(Photo by Jordan Koons on Unsplash)

UPPSALA, Sweden — Thinking of getting a pet, but not sure it’s worth it? Some new research may change your mind. A new study finds that dog owners enjoy longer lives than others.

Researchers at Uppsala University in Sweden looked at a broad set of data on more than 3.4 million healthy adult Swedes between ages 40 and 80 to determine whether dog ownership could help prevent cardiovascular disease.

Man carrying dog
A new study finds that dog owners may live longer thanks to lower rates of heart disease and other deadly ailments. (Photo by Jordan Koons on Unsplash)

Interestingly, owning a dog was determined to be a preventive factor for those who lived by themselves, among whom cardiovascular disease and premature death are typically seen at higher rates.

“The results showed that single dog owners had a 33% reduction in risk of death and 11% reduction in risk of myocardial infarction during follow-up compared to single non-owners,” says Mwenya Mubanga, one of the study’s lead authors, in a university news release. “Another interesting finding was that owners to dogs from breed groups originally bred for hunting were most protected.”

The researchers remain uncertain as to the mechanisms guiding improved health in dog owners, but suggested some possibilities.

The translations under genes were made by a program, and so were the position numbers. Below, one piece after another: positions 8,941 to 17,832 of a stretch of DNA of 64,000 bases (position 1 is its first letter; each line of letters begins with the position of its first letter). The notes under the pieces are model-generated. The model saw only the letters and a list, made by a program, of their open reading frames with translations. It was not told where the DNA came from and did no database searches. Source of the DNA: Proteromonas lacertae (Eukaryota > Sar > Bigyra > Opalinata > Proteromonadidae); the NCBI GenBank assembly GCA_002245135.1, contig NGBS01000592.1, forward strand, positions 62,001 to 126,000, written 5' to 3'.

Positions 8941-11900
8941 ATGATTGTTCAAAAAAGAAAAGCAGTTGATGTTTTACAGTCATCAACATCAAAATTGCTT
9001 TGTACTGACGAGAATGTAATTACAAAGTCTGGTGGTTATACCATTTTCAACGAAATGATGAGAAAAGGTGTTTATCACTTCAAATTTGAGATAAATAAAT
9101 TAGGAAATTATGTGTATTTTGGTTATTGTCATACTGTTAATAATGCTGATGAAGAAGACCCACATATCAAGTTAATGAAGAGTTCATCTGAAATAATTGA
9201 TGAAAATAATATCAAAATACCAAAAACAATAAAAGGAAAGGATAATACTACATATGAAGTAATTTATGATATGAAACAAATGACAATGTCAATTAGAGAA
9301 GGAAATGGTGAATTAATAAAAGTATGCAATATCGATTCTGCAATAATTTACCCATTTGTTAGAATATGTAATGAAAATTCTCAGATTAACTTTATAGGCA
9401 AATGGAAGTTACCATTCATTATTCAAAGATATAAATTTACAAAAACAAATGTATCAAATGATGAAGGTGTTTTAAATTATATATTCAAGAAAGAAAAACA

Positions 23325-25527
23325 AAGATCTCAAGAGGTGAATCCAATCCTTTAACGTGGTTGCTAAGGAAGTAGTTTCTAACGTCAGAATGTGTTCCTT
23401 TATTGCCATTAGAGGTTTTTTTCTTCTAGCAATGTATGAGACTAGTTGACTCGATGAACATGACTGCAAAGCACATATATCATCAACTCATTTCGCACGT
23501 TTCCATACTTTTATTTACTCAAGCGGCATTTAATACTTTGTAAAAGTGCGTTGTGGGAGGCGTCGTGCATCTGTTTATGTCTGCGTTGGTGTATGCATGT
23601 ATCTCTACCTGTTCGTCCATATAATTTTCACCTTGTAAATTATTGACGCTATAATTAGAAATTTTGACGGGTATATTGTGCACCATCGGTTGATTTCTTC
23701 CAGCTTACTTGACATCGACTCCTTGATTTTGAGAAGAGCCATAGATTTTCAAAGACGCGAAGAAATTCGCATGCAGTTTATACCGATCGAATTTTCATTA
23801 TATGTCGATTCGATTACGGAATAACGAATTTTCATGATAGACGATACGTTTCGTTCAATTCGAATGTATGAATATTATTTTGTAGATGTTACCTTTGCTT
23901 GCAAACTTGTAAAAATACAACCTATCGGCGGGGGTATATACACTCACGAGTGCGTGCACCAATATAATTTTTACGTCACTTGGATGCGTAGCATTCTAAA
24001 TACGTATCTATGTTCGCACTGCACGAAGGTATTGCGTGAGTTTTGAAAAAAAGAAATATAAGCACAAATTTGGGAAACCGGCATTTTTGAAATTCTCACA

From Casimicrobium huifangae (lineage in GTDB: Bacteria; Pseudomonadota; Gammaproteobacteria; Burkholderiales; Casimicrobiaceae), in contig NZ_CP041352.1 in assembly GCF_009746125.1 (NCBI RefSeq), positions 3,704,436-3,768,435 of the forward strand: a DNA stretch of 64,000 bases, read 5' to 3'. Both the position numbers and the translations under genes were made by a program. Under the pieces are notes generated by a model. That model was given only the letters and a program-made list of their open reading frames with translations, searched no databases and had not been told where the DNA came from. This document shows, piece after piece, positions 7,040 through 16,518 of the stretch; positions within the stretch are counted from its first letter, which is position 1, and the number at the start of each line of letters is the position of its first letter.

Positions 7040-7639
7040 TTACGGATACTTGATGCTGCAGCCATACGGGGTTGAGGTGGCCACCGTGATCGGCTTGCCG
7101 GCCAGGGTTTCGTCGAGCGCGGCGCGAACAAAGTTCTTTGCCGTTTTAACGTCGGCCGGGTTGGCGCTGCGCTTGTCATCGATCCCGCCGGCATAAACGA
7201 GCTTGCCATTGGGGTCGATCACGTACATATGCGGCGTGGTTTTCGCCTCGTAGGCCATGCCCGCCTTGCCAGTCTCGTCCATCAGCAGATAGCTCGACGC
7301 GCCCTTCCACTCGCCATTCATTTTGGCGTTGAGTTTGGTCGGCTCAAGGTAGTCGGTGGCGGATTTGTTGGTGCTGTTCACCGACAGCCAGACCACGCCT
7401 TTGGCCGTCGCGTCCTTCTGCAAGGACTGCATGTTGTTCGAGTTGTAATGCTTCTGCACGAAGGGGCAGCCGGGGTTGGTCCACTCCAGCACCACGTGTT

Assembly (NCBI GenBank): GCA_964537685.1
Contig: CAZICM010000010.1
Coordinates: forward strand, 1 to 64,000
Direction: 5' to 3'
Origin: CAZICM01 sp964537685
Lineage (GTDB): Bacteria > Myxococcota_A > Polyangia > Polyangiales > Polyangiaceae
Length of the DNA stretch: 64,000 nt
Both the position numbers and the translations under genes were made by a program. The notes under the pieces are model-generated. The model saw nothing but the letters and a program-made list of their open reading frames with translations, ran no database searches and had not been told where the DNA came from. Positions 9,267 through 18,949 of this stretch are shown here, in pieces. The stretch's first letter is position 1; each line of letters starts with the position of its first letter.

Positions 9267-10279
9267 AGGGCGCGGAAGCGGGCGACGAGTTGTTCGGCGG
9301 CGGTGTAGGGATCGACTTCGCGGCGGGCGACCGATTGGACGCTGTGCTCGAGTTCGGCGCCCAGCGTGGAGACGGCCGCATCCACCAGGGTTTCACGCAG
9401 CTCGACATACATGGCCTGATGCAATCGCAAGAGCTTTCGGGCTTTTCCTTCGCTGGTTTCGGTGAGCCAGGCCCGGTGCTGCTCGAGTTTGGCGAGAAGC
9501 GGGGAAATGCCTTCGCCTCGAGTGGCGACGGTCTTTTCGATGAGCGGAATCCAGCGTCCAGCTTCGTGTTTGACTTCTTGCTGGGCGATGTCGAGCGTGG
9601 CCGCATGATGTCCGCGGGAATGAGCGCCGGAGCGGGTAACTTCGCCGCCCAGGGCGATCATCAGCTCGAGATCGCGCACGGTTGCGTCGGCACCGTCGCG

“We know that dog owners in general have a higher level of physical activity, which could be one explanation to the observed results,” explains Tove Fall, the study’s senior author. “Other explanations include an increased well-being and social contacts or effects of the dog on the bacterial microbiome in the owner.”

Of course, it is also possible that “people choosing to get a dog tend to be more active and of better health” by nature, Fall argues.

Fall believes that her team’s findings likely apply to not only Swedish individuals, but many living in regions with similar attitudes toward dog ownership, including much of Europe.

The researchers published their findings last week in the journal Scientific Reports.

About Daniel Steingold

Our Editorial Process

StudyFinds publishes digestible, agenda-free, transparent research summaries that are intended to inform the reader as well as stir civil, educated debate. We do not agree nor disagree with any of the studies we post, rather, we encourage our readers to debate the veracity of the findings themselves. All articles published on StudyFinds are vetted by our editors prior to publication and include links back to the source or corresponding journal article, if possible.

Our Editorial Team

Steve Fink


Chris Melore


Sophia Naughton

Associate Editor

Leave a comment

Your email address will not be published. Required fields are marked *

1 Comment